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About the Speaker:

Frank Stern studied at the Free University Berlin, the Hebrew University in Jerusalem, and received his PhD from Tel-Aviv University where he taught Modern History and Culture. From 1997 to 2004 Professor for Modern German History and Culture and director of the Center for German Studies and the Austrian-German Studies Program at Ben-Gurion University in Beer-Sheva, Israel, and 2002 Acting Chair at the Department of Film and Television at Sapir College, Sederot. Visiting Professor at Columbia University in the City of New York, at Georgetown University, Washington DC, at Humboldt University Berlin, and at Vienna University. Since 2004 teaching cinema and cultural history at the Institute for Contemporary History at Vienna University. He published widely on postwar Germany, on problems of philosemitism and anti-Semitism (the Whitewashing of the Yellow Badge), on American-German-Israeli relations, on German-Jewish issues, and particularly on German, Austrian and US-American film.


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lecture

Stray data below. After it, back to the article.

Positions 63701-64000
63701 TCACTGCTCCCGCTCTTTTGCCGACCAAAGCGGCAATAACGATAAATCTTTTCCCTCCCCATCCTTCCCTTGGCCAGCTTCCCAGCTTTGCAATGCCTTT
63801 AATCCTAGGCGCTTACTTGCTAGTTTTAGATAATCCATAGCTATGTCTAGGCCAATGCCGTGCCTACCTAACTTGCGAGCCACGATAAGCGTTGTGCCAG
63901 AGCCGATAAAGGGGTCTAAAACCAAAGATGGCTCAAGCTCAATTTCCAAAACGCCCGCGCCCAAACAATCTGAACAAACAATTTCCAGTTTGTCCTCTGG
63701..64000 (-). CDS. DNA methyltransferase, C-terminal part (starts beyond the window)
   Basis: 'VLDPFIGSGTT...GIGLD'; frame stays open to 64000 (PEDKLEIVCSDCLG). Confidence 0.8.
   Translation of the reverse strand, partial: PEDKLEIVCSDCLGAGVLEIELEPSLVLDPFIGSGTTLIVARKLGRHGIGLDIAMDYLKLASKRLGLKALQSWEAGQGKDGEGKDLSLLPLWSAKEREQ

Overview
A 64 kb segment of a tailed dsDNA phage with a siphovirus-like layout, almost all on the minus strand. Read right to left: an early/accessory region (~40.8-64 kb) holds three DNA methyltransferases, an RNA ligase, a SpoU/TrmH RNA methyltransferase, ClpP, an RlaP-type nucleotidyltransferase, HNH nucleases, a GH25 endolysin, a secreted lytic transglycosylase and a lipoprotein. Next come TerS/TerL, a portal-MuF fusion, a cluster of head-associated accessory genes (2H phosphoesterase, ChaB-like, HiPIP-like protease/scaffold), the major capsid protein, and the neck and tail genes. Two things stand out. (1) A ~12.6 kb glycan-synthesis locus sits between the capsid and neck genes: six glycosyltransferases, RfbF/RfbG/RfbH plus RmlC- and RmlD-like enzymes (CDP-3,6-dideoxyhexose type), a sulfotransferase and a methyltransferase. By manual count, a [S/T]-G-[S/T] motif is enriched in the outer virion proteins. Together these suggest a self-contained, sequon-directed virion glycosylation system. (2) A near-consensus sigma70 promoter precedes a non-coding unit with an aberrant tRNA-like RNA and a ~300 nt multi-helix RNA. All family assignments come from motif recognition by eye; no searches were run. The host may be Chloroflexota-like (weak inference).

03 | Jun
07:00PM
03 | Jun
07:00PM

talk

Out of the Box: El Torero de la Torah or the Bullfighter from Brooklyn

A story from the Archives of the American Jewish Historical Society

Stepping into a bullfighting ring in Mexico for the first time in 1923, Sidney Franklin launched a decades-long career as the world’s first Jewish matador. Secretly gay, celebrated and befriended by the likes of Ernest Hemingway and starring alongside Paulette Goddard and Eddie Cantor, “El Torero de la Torah” traveled a long way from his upbringing as the fifth of nine children of Russian-born, Orthodox Jewish parents in Brooklyn. Rachel Miller, Director of Archive and Library Services at the Center for Jewish History, brings Franklin’s fascinating story Out of the Box.

About the Series
At the Center for Jewish History, there are tens of thousands of boxes in our partners’ archival collections. Boxes filled with photographs, journals, letters, and documents. Boxes filled with stories. Come see what we find! Join us for our new series, Out of the Box.

Ticket Info: $10 general; $7 seniors; $5 CJH/Partner members, students at torero.bpt.me or 800-838-3006


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About the Speaker: